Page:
As the debt ceiling talks continue, some in the mainstream media are acting as if President Obama’s attempt to pose as the only grown up in Washington is working. For example, Matt Bai writes in the New York Times political blog, the president is getting the upper hand over the Republican leadership in large part because as unpopular as Obama is, the Congress is even less liked. There’s some truth to that assertion but to assume, as Bai does, this means Obama will be able to emulate Bill Clinton’s victory over a previous generation of House Republicans is far fetched.
While no one, especially the GOP leadership, should underestimate the power of the presidency and the ability of any resident of the White House to upstage and wrong foot members of Congress, the differences between that memorable butt-kicking of Newt Gingrich by Clinton and today’s situation far outweigh any similarities.
The biggest difference is the political savvy of the players on both sides of this battle. Barack Obama is no fool but, as we have seen again and again the past two and a half years, he can’t hold a candle to Clinton when it comes to the basic business of politics. Where Clinton’s appeals to the American people’s basic moderation were effortless, the far more doctrinaire Obama is clearly forcing it when he self-consciously plays the guy who can see both sides of the issue.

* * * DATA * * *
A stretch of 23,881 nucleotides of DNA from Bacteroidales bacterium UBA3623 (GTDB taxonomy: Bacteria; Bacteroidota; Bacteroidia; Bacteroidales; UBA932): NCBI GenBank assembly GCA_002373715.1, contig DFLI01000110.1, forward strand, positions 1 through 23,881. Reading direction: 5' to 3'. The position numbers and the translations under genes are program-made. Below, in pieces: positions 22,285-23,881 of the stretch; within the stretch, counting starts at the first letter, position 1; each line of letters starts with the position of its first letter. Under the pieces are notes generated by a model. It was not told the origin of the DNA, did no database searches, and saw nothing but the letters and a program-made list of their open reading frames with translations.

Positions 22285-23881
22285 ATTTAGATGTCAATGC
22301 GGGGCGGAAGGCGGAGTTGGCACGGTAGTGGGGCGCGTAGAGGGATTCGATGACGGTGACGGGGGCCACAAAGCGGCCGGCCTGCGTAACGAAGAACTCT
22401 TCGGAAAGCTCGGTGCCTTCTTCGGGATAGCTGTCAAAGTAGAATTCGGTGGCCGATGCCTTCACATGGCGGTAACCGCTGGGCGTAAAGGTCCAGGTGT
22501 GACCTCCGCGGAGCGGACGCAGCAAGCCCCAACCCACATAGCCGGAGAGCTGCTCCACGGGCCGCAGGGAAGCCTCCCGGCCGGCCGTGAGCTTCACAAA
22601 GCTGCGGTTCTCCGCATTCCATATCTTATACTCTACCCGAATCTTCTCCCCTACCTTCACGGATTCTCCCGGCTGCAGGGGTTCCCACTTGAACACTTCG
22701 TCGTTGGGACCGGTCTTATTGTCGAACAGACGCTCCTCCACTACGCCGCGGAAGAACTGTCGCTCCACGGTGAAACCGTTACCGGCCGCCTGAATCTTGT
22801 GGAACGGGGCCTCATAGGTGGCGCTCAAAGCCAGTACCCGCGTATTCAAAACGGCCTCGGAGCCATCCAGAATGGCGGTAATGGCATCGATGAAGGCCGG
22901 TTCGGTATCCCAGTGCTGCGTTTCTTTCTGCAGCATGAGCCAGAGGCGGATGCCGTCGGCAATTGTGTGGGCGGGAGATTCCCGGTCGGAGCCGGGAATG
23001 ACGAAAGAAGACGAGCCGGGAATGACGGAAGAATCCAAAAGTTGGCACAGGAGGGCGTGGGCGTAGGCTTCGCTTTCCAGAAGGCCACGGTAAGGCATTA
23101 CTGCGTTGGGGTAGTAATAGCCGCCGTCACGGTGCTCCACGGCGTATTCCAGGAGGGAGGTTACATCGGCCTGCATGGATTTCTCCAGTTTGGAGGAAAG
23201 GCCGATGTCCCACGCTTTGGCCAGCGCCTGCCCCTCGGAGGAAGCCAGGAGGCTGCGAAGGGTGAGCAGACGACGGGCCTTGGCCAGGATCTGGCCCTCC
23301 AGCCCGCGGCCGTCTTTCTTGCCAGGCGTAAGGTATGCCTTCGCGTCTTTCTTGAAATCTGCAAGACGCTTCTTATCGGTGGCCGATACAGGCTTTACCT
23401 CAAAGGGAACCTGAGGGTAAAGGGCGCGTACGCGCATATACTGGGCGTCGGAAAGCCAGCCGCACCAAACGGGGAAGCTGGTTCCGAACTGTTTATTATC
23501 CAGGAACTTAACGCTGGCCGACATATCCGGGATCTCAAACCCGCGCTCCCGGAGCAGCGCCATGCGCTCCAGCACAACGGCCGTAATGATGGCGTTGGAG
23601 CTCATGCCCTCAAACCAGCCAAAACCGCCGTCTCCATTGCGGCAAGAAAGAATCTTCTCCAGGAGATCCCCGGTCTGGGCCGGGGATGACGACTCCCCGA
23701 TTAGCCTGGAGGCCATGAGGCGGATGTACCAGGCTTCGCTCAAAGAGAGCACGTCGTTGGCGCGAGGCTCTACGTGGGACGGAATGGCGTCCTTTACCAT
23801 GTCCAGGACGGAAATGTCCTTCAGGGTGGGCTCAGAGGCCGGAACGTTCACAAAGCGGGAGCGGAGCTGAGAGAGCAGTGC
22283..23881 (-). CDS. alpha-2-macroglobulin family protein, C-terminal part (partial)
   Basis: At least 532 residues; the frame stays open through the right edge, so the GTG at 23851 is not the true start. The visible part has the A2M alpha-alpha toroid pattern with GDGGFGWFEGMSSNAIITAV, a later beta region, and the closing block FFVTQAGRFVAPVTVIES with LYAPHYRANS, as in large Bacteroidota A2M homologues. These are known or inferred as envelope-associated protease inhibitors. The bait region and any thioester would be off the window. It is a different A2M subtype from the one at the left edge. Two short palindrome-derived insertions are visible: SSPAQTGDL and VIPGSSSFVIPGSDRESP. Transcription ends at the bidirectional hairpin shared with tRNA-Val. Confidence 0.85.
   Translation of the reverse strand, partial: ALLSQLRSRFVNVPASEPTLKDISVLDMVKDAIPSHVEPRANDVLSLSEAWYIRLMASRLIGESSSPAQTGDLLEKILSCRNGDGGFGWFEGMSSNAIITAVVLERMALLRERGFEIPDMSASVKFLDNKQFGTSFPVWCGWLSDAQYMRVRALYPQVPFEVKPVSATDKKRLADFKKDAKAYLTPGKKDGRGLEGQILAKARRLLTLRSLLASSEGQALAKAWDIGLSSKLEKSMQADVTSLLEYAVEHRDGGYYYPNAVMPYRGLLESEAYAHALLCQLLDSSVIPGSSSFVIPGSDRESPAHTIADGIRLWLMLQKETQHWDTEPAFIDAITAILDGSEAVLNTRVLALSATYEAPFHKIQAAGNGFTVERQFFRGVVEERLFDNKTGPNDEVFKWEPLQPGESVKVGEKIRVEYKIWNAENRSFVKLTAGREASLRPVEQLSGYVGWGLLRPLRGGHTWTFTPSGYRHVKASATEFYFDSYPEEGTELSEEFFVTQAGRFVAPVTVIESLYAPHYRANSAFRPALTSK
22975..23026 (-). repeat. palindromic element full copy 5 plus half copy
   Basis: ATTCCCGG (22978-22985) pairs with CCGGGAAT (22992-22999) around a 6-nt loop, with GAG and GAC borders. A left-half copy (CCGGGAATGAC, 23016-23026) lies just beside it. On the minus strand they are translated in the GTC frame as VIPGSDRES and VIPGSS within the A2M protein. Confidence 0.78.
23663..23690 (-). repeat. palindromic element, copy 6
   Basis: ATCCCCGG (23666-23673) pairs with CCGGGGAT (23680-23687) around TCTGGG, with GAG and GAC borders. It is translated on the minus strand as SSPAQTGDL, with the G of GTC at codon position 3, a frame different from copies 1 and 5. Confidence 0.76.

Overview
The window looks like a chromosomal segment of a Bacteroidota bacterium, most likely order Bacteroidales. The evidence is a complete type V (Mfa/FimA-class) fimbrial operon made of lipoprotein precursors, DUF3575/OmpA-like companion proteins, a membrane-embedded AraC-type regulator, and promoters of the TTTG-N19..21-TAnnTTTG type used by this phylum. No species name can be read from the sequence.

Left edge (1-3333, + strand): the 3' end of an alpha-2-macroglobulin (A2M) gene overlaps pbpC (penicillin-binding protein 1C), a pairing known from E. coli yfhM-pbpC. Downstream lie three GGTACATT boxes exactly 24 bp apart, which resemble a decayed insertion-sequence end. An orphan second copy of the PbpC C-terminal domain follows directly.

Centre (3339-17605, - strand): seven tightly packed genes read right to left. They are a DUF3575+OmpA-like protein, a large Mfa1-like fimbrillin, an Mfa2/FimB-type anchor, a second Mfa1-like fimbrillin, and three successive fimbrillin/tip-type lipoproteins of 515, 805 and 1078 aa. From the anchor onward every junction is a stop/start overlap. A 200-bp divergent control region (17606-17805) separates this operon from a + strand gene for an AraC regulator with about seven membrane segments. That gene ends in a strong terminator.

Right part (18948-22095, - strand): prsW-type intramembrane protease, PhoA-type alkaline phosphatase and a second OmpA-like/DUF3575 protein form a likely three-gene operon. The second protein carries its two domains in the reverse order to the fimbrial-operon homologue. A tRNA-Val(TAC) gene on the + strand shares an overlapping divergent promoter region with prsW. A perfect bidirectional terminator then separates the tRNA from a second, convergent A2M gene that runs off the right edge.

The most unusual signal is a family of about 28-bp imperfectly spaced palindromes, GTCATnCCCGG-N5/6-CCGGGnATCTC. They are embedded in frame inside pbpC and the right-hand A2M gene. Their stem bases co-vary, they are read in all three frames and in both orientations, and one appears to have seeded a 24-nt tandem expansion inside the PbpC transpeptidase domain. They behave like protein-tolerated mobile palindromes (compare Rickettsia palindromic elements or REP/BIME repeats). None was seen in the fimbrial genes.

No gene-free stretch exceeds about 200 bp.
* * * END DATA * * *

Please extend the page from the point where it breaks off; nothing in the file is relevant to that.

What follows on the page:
On the other hand, while John Boehner and Eric Cantor are not exactly the most brilliant politicians of the era, they are light years ahead of the hubristic and petulant Newt Gingrich, whom Clinton beat like a drum. Boehner and Cantor’s innate caution can make them seem less than inspiring at times, but they understand what their party is supposed to stand for and haven’t forgotten who put them into office. Obama is trying hard to box them in, but the idea the president who broke the bank with the stimulus and Obamacare can sell the public on the notion he is a fiscal conservative is more than a stretch.
As even a new Pew Center poll shows, even after several weeks of relentless pounding on the dangers of not raising the debt ceiling on the part of the president and his cheering section in the media, more Americans are still more worried about the consequences of doing so then they are about the prospect of a default.
The Republicans do have to be careful not to come across as obstructionist, but they also understand the electorate is also not the same as it was in prosperous 1996. The GOP core will not forgive them if they raise taxes, but it is Obama who must worry about being blamed next summer for the disastrous economy. As for the unlikely event of something that approaches a default, all would be blamed for the catastrophe, including the man at the head of the government.